One interviewee, Kyle Senner, says in the film that he was the only graduate of his high school class in Richey.
The latest boom has been fueled by horizontal drilling and fracking technology, which allows oil rigs to recover oil otherwise too difficult to get at. The boom brought in new money and workers—one worker said in the film that he made $140,000 there in 2013 and paid more taxes there than his total income working in Billings before that.
The boom also brought familiar problems, including stressed infrastructure, water pollution, rising prices, crime and pumping going on uncomfortably close to some residents’ homes. In fact, the film is dedicated to Sharon Lindquist, who died shortly after the filming and who had a well within 620 feet of her house.
Those problems frustrate some longtime residents, Hart said. She said she was struck not only by the pride of longtime residents who have managed to eke out a difficult living in that country, but also by the newcomers who show some of the same enterprise and grit that brought original homesteaders to the area.
“I definitely recognize the same adventure spirit,” she said.
As for Hart, she seems to have found her life’s calling in documentary filmmaking. She developed an interest in photography in high school in Billings, then studied photography at Northwest College in Powell, Wyo. She was able to work in Germany as part of a young ambassador program arranged by the governments of the two countries, then she stayed on there for another year.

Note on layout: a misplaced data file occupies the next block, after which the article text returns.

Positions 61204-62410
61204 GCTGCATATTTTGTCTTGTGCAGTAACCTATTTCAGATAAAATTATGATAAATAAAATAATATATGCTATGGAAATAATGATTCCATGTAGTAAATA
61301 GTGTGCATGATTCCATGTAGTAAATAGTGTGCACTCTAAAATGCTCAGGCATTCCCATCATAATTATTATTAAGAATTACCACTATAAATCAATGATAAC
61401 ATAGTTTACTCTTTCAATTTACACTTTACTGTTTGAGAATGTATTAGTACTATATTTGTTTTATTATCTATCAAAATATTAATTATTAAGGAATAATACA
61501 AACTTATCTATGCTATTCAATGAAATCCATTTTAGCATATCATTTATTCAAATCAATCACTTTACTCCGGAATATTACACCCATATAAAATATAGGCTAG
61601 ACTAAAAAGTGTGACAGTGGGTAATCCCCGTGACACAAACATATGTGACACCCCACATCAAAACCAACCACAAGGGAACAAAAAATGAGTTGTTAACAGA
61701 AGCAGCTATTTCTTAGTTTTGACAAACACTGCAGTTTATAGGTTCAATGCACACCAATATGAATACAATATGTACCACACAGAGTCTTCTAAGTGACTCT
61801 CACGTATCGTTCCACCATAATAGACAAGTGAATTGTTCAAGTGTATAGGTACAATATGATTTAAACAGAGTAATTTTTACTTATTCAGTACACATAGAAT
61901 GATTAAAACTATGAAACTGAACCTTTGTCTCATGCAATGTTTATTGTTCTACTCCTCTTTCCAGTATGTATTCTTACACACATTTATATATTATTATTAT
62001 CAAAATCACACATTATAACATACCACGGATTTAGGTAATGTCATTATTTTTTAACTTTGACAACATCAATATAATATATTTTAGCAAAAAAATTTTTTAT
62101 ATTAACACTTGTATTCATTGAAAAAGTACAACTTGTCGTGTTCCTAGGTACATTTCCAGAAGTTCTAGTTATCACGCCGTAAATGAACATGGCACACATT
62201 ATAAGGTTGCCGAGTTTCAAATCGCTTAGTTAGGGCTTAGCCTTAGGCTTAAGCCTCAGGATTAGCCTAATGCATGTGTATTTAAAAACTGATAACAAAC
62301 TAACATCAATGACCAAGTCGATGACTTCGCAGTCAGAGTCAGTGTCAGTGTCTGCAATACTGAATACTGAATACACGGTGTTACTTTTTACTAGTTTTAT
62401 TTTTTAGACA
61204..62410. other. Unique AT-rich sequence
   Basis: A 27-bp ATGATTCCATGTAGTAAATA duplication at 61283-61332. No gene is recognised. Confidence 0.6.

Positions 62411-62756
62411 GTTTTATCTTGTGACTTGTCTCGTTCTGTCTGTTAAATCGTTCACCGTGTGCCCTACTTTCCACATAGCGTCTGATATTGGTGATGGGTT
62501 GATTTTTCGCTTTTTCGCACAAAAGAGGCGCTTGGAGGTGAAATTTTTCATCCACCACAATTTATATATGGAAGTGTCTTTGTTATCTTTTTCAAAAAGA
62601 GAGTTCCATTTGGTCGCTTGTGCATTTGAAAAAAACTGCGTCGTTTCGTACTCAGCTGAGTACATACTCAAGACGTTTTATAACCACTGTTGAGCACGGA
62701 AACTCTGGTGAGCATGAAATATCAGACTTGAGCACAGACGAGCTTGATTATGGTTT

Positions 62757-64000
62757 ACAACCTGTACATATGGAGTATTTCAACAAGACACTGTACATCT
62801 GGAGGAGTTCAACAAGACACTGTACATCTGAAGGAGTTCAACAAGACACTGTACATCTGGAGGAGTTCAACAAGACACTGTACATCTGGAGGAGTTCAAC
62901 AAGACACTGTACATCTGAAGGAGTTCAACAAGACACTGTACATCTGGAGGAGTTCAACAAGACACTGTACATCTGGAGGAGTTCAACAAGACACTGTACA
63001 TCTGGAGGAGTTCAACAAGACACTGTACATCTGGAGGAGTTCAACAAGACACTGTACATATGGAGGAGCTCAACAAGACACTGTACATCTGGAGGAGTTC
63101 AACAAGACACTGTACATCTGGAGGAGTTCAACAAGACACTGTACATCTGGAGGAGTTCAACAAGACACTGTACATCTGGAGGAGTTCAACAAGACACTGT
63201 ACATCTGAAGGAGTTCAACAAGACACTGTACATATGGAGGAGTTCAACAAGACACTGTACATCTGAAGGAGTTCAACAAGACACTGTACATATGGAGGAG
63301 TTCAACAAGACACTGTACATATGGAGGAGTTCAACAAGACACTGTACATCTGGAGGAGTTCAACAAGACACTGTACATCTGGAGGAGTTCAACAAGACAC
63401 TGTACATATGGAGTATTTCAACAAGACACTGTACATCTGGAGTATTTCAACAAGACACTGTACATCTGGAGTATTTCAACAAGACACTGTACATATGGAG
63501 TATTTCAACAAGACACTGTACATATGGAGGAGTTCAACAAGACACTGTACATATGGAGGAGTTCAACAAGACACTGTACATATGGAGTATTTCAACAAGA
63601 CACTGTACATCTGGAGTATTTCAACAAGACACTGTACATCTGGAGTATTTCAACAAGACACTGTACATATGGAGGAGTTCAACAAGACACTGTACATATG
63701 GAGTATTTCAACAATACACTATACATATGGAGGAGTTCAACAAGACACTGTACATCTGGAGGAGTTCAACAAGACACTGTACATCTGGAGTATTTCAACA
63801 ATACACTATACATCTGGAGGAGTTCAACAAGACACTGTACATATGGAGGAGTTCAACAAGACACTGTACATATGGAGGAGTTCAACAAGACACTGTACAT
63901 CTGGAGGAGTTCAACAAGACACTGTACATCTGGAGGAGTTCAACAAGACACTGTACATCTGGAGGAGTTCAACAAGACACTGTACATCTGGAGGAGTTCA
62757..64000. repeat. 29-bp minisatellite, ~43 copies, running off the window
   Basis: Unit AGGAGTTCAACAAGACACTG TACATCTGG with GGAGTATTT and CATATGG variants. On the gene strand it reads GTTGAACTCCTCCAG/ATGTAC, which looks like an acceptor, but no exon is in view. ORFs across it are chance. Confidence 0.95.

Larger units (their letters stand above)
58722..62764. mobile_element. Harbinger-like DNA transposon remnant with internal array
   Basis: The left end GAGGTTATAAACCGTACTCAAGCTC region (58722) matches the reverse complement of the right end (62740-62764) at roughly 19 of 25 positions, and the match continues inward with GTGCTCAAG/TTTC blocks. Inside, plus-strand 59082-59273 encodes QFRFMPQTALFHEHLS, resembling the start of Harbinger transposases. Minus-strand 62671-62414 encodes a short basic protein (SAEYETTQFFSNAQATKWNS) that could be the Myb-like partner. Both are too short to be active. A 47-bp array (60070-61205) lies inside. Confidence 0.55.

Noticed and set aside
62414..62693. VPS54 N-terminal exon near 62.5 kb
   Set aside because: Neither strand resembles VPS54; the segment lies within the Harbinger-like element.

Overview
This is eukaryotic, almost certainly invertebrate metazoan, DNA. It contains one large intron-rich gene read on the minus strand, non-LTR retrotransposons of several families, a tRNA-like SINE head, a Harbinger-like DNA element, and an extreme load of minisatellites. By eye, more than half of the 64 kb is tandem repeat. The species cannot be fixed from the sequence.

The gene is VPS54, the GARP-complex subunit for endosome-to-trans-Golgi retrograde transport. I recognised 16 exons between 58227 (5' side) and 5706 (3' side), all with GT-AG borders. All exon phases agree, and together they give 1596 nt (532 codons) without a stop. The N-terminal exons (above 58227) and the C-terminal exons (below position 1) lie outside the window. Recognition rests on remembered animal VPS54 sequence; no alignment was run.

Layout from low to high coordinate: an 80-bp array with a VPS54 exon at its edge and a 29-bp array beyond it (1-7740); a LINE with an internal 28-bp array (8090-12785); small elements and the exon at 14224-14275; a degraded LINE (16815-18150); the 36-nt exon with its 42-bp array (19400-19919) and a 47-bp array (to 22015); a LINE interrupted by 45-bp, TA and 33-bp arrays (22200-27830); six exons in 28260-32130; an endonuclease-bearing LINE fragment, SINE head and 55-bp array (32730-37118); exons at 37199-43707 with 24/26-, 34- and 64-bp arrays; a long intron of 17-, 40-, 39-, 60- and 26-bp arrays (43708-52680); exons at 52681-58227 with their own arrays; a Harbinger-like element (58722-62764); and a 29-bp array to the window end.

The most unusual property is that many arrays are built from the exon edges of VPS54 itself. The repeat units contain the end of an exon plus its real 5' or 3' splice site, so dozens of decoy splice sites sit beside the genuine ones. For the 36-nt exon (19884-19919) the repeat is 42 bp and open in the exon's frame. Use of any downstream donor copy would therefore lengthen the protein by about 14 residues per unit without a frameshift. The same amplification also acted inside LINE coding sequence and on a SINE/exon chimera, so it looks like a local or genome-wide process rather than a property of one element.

She returned to Montana, did some photography for the now defunct Grindstone magazine, then moved to New York City. She was able to do some good work there, she said, but found both the city and the work draining.
“I felt my creativity was completely dead,” she said.
Luckily, she met Fouda, and they began brainstorming film ideas. They teamed up with Tolton, who also had written for Grindstone, and with Stan Parker, who had worked for KTVQ television. After raising money for the film, the crew spent 20 days in the Bakken area, then she made a couple of follow-up visits.
After a long editing process, the film ended up at 50 minutes, which has made it difficult to place in film festivals, Hart said—too long for short film categories, too short for full-length films.
But it was shown as a “sneak peek” at the Portland Art Museum’s Northwest Film Center in Oregon in January, and it made its official premiere at noon Monday at the Big Sky Documentary Film Festival.
The Sunday, Feb. 28, showing at the Babcock will be followed by a premiere party and by a question-and-answer session with members of the production crew, and the film will show at Richey High School at 7 p.m. Feb. 29.
The film also will show at the Environmental Film Festival in Washington, D.C., on March 18 and at Venice Film Week in Italy on Aug. 29.
In the meantime, Hart plans to begin research as soon as she gets back to California on a documentary about the state’s cannabis culture. She also is interested in working on a documentary about rodeo people.